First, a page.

The collector of income tax (CIT) began to engage tax agents in late 2011 on their push for corporate income tax e-filing under the system for tax administration and revenue services (STARS). CIT’s work with tax agents and other stakeholders such as company directors and accountants involved with tax compliance, continued in 2012 to ensure the smooth implementation of STARS. In its leaflet “STARS Discovery Day”, the CIT states that the objective of introducing STARS is to enhance and streamline the tax administration process, and to provide taxpayers with greater flexibility to perform their tax obligations efficiently. With a new tax regime in operation, taxpayers can enjoy a number of advantages including: enhanced taxpayer services through the provision of self-service capabilities leading to more timely submissions; smart forms with online validations to minimise errors in tax computations; real-time access to assessment status of submitted income tax forms; status of refunds requested; access to taxpayers’ statement of accounts; and online payment via internet banking channels. These benefits can be realised once taxpayers and agents experience the full cycle. Teething problems such as lengthy taxpayer and tax agent registrations, erratic company profiles, slow uploading of attachments, and unclear categories of assets and businesses were encountered by taxpayers and tax agents, but the CIT was quick to rectify the issues. As STARS requires company details to be entered into the system, taxpayers found that certain information uploaded about their companies was not up-to-date. Some companies had failed to lodge their latest information, including details on directors and shareholders, with the registrar of companies (ROC). Indeed, several individuals who no longer held the position of company director found out that they were in fact still registered as directors after receiving letters from the CIT informing them of STARS. With this information, they sought to reach the companies and rectify the records. Although some directors or taxpayers tried to put the blame on the CIT for having inaccurate information in STARS, it is very clear that the companies themselves were at fault as they had failed to update their records with the ROC.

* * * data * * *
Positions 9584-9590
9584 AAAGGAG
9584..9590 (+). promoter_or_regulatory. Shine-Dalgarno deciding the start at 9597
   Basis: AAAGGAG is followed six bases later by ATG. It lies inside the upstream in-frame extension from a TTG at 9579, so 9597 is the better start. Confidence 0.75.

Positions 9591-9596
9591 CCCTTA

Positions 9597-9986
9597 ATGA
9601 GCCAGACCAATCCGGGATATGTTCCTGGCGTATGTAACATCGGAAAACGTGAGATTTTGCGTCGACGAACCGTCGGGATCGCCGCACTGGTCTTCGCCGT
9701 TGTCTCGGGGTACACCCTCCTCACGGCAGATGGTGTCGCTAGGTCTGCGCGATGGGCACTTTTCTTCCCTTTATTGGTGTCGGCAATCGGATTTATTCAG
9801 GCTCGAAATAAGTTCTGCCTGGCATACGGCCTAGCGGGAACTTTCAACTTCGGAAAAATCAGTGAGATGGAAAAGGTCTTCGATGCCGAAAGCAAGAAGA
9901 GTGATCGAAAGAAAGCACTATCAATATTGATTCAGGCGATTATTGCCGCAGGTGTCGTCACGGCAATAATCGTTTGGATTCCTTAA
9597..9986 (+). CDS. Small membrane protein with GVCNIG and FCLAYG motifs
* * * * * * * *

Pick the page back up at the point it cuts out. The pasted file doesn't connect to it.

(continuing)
A number of directors of companies have been slow in taking up this new initiative by the CIT. This ultimately affects the establishment of the relationship with their tax agents as the online set-up has to be carried out by the directors of the company. This provision requires that directors know their tax agents, and also that their latest financial records to be current and audited. In many instances, companies are simply delinquent in keeping their accounting records up to date and audited.
Indeed, a number of auditors disclosed that they had reminded their clients to ensure compliance with the Companies Act with regards to getting their company accounts audited every year. These reminders, however, were unheeded by companies that believed that as the authority had faced difficulty with enforcing compliance in recent years, it would continue to do so. In some cases, “sleeping” directors thought the executive directors had ensured that everything was in order and were surprised when it was revealed that their companies had not complied for many years.
STARS requires tax details, including audited financial statements, to be entered online, and applicable tax payments to be paid before the tax submission can be considered complete. It is an interesting contrast from previous years when companies, with the help of their tax agents, submitted the IT1 form with minimal information including no audited financial statements and just waited for the CIT to come back with a Notice of Assessment (NOA). NOAs will no longer be issued by the CIT, as the tax submission is now a self-assessment return and any false details provided are an offence. The onus is therefore on the taxpayer to submit their tax returns honestly and accurately.
This first year of STARS implementation has been exciting. With a growing number of tax jurisdictions already introducing e-filing, the practice is here to stay.
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